Restless legs syndrome: diagnosis, epidemiology, classification and consequences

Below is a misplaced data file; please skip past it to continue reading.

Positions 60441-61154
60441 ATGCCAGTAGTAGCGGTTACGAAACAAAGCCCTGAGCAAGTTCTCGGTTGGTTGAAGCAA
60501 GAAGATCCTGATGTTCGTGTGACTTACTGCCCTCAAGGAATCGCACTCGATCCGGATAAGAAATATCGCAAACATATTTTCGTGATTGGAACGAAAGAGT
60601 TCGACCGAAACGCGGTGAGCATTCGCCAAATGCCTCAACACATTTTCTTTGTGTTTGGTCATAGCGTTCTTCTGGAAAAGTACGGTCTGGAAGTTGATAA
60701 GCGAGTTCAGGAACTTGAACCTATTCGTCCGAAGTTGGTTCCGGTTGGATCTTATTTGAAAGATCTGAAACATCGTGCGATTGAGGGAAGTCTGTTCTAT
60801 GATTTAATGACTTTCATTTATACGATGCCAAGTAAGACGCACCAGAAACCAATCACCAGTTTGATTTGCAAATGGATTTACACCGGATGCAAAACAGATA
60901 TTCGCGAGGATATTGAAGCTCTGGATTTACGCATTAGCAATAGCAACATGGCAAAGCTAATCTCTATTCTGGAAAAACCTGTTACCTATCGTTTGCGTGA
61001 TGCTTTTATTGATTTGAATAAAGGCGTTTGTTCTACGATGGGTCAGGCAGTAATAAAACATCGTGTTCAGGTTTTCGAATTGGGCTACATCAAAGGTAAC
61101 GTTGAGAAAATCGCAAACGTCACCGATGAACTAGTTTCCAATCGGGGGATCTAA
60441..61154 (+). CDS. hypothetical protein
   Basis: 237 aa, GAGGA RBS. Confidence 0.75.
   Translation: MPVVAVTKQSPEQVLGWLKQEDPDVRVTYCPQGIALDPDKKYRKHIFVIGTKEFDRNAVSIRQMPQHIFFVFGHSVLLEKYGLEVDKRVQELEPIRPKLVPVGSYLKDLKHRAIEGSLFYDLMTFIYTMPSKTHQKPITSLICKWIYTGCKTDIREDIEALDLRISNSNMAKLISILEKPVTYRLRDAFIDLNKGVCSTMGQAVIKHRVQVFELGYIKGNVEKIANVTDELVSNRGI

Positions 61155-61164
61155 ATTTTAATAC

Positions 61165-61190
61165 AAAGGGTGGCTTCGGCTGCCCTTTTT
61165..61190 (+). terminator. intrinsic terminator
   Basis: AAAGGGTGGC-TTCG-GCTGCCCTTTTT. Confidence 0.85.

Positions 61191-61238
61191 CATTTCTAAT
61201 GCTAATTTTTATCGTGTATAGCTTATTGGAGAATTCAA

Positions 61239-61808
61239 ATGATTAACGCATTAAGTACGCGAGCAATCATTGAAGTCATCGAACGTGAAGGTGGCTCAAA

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Restless legs syndrome (RLS) is a sensorimotor disorder characterised by a complaint of an almost irresistible urge to move the legs. RLS is diagnosed clinically by means of the four essential criteria of the International Restless Legs Syndrome Study Group. In doubtful cases, neurophysiological examinations, such as polysomnography and/or a suggested immobilisation test, can be performed to confirm a clinical suspicion of RLS. Several other conditions may present sensorimotor complaints with features similar to RLS; a careful sleep history is required to avoid a misdiagnosis. Three different scales have been validated to assess the severity of RLS. In the general population, RLS prevalence ranges from 0.1% to 11.5%, with a high number of patients affected by a primary form of the sleep disturbance (70%–80%). However, several clinical conditions have been associated with RLS, such as iron deficiency, uraemia, pregnancy and polyneuropathy. Furthermore, recent studies show that RLS may be associated also to type 2 diabetes mellitus and to multiple sclerosis. RLS has a negative impact on sleep, cognitive functions, quality of life and mental status. Higher awareness of RLS among physicians is required; it remains an underdiagnosed clinical condition.